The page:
Come with me
Cat Nº: LHC281
PSYCHEDELIC(60s-70s) / BLUES / BLUES-ROCK
AUSTRALIA / NZ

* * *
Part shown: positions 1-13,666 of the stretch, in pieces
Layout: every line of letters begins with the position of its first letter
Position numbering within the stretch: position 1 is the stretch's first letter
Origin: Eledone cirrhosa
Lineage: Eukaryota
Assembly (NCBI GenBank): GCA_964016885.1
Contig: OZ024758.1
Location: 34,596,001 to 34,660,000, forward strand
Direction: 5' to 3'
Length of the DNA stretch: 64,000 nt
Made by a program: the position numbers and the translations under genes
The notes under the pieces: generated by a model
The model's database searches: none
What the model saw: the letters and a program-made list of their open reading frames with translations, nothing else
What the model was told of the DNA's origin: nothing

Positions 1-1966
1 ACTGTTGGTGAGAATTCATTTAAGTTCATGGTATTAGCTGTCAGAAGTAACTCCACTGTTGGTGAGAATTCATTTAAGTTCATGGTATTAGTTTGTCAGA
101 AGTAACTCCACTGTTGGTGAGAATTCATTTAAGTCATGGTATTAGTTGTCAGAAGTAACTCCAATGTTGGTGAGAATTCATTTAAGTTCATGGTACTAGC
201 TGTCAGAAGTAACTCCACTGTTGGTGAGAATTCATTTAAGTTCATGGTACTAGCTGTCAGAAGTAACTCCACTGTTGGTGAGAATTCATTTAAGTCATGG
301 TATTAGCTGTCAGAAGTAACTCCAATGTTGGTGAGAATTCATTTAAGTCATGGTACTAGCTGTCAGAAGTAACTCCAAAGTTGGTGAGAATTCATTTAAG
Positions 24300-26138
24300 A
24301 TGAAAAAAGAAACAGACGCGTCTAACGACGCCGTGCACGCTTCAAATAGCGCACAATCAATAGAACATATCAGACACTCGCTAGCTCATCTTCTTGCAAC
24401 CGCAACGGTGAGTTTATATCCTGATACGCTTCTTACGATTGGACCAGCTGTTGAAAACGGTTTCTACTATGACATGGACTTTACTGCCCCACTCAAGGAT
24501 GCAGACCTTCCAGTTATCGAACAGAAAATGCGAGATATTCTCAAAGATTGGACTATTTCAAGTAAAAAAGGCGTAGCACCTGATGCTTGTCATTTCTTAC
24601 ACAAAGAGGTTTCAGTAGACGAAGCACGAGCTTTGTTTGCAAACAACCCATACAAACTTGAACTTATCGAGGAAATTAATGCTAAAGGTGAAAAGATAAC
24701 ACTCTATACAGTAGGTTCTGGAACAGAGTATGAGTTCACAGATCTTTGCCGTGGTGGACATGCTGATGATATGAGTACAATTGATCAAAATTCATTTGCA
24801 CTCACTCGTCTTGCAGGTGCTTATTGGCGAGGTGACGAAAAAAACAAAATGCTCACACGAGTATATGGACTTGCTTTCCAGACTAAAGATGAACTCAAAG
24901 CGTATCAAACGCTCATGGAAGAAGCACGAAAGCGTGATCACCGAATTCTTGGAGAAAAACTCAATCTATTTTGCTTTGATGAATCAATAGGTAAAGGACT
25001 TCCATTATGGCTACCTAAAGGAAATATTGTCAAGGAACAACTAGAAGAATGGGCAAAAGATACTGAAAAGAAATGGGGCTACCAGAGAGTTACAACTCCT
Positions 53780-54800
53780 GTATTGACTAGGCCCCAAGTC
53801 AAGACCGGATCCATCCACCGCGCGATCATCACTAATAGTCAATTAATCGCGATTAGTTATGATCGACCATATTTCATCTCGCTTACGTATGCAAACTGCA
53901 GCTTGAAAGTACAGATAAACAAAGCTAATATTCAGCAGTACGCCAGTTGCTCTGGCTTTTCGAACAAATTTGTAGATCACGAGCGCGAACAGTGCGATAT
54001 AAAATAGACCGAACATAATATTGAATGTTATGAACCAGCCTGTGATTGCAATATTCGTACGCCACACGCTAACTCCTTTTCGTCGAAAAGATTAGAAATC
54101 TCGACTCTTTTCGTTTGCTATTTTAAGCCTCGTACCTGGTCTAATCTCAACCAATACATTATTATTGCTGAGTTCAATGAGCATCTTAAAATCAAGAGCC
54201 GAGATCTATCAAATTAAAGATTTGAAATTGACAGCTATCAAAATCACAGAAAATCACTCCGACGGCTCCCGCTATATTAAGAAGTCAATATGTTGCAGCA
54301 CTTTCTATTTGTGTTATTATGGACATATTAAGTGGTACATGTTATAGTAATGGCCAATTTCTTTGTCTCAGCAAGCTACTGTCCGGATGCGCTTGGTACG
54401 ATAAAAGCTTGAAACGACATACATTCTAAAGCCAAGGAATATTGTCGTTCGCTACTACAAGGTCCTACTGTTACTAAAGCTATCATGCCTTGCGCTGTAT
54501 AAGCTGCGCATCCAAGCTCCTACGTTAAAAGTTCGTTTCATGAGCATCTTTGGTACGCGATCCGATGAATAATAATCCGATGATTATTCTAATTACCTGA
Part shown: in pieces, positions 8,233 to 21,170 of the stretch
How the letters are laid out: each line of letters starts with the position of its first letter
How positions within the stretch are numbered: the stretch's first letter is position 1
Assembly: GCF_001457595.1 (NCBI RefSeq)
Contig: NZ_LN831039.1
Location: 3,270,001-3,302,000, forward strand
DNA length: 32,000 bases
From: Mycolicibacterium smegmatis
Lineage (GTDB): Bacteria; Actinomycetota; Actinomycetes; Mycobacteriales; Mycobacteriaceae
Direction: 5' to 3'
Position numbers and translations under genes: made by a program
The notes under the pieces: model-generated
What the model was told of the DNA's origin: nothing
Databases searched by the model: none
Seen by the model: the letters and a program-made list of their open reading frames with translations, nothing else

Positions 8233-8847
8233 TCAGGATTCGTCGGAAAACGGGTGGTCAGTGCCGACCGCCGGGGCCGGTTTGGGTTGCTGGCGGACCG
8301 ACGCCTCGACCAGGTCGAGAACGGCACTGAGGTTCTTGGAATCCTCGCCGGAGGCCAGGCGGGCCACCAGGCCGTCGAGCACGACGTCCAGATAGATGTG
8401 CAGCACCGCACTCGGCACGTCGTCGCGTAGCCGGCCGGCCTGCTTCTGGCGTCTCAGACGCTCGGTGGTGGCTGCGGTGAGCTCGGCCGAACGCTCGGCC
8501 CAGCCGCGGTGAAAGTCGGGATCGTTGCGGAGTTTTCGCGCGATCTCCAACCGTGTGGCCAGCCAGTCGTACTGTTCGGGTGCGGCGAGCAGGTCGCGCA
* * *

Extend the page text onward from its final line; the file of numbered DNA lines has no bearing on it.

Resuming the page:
This is the first official re-release on vinyl under licensed courtesy of Cherry Red Records Ltd, UK, remastered from an original master copy. Rust were Australian born John Thomas on guitar and vocals and two Englishmen, Brian Hillman on drums and Walt Monaghan on bass and vocals, immersed in the beginnings of the kraut scene in Germany. Originally recorded in autumn 1968 and released in early 1969 on the German HörZu label, their album ‘Come With Me’ is something of a lost mini-classic. In Australia John Thomas played with many bands before earning a little bit of fame with The Flies, who recorded some 7″ and supported a.o. The Rolling Stones and Roy Orbison. In 1967 John Thomas moved to Düsseldorf, where his girlfriend lived and got a record deal with EMI who knew the The Flies recordings. One of the era’s great lost albums ‘Come With Me’ was a delight from start to finish. Setting the scene with a Beatles style snippet of the introductory title track ‘Come With Me’ sparked into life with the bluesy psych rocker ‘You Thought You Had It Made’ complete with some Clapton-style fuzz guitar licks, throbbing organ distorted vocal and sound effects. ‘Please Return’ was a glorious amalgam of The Small Faces, The Attack and Procol Harum, while the laconic band theme tune ‘Rust’ and album title track ‘Come With Me’ recall the post-Winwood version of The Spencer Davis Group. ‘Elsewhere Find A Hideaway’ was a gorgeous West Coast-sounding psychedelic ballad, ‘Delusion’ and ‘The Endless Struggle’ evoked Cream, while ‘It Doesn’t Add Up To Me’ was a commercial pop/rock song taken into choppier waters by another electronically distorted lead vocal and an extended instrumental coda. Chockfull of killer melodies, great guitar work, superb lead and harmony vocals, and with all tracks linked together by various sound effects, ‘Come With Me’ was a gripping late ’60s psychedelic pop album, with enough melodic invention and flare to take it away beyond similar period pieces. (David Wells’ linernotes to ‘Trippin’ Like A Dog And Rockin’ Like A Bitch’). Unfortunately it didn’t appear outside of Germany where it was issued in January 1969 by HörZu label who clumsily flagged the album’s musical style and potential market by adding the word underground to the front cover. Despite the creepy, gothic, and somewhat terrible cover art, ‘Come With Me’ is a pretty technicolour slab of psychedelic rock. This is one of Long Hair’s favorites. The album comes with comprehensive band story and some photos. Don’t miss this lost classic!